I’ve heard that 3 year olds are worse than 2 year olds? Gosh! I love my little guy more than the world but he certainly tests me and keeps me on my toes at times, here is for hoping 3 isn’t worse!

How do you tame your toddler?

What are your experiences?

Is it just us or is parenting an emotional rollercoaster?

Every day brings its highs and lows and unexpected loopty-loops.

There are moments of absolute joy that lift us up and take our breath away. And then there are trying moments such as those when the little one decides to draw all over your nice white walls with black permanent marker that bring us down and also take our breath away.

Yet through it all, there’s something in us that forgives our little ones need for attention and we forget, open our arms, scoop them up and love them all over again!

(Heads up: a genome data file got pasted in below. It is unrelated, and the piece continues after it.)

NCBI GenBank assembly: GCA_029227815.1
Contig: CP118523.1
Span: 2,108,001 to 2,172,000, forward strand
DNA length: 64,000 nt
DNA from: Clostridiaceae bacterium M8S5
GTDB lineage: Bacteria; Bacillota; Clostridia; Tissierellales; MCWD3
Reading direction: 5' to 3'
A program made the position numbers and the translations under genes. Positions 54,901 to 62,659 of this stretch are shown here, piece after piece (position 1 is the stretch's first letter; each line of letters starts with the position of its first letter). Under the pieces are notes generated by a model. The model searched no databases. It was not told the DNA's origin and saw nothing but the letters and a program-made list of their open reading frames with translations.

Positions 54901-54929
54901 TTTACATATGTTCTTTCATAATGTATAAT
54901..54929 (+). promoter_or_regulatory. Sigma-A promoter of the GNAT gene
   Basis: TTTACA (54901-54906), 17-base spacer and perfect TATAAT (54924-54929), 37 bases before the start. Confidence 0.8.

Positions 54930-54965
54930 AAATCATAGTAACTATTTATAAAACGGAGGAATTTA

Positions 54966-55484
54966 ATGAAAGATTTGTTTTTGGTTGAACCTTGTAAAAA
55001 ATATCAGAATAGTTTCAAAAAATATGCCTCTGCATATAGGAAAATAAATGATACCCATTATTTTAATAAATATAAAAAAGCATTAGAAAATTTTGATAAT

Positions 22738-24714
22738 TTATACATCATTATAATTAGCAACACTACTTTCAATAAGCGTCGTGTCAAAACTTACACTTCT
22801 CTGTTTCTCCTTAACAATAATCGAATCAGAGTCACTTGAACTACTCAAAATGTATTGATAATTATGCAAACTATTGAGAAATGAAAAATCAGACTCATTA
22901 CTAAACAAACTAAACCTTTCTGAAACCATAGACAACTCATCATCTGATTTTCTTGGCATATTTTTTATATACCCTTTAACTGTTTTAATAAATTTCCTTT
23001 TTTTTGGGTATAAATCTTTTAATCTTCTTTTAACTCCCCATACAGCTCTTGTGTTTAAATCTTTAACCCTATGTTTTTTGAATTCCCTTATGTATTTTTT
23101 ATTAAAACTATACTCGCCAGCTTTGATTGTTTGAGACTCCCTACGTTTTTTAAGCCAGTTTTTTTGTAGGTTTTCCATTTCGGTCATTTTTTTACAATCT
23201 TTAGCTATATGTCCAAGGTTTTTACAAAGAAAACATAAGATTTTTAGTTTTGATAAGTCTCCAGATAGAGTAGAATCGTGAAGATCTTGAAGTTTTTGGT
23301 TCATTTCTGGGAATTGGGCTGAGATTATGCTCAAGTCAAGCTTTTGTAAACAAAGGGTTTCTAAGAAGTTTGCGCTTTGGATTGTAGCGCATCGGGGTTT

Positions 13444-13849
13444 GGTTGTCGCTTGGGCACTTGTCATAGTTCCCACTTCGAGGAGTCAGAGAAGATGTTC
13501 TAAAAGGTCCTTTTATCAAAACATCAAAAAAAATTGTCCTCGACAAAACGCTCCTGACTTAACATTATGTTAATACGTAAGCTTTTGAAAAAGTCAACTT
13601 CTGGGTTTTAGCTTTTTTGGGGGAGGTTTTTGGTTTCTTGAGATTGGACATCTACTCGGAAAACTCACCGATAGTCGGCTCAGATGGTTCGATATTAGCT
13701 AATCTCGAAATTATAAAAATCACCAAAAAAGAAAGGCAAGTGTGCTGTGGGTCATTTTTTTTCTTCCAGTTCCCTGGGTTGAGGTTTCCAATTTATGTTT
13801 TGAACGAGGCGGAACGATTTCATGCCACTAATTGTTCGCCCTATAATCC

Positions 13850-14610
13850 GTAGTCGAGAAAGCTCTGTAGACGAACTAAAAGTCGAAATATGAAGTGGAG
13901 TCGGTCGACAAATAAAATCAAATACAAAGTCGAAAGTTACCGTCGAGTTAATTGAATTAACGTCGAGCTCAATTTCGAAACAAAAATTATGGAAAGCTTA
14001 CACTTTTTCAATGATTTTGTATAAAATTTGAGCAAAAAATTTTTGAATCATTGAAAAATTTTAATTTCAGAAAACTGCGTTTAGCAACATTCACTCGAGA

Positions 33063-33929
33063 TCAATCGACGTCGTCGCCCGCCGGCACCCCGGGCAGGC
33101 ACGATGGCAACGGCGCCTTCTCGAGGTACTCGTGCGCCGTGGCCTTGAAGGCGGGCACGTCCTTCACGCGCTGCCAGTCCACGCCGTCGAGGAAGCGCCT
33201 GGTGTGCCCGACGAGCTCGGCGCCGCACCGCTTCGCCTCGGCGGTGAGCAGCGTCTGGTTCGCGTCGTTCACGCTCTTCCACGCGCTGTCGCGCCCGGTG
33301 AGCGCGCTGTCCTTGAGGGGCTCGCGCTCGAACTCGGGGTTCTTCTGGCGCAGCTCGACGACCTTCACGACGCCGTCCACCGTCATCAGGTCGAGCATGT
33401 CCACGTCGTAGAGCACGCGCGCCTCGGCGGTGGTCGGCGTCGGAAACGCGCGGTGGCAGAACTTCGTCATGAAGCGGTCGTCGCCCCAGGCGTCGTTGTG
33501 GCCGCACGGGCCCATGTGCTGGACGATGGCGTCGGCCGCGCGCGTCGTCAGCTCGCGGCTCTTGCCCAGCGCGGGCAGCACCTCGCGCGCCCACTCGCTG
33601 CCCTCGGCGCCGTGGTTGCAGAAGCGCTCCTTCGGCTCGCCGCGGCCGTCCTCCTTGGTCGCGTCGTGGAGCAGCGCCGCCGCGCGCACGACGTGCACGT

The uncomplicated love of a parent.

Sleeping issues!

My toddler is now 22 months old and I thought I had hit the jackpot approx 4 months ago when he decided to sleep through from 7pm until 6am – woohoo! I was finally feeling normal and getting a constant ‘block’ of sleep. I felt like a new person as he has never been a great sleeper. Most nights I was up with him 4, 5 sometimes more each night.

I became used to it and learnt how to survive on 5 hours of broken sleep and still function. When he woke I would have to re settle him as he just couldn’t settle himself. I would be in his room with him for approx 20 minutes each time he woke.

I have tried everything, white noise, control crying, shhh him, night lights, temperature control, you name it I’ve tried it!

I guess I just have in and assumed he would sleep through when he was ready. Guess what, he did, in his own time and it was lovely for the 4 months whilst it lasted.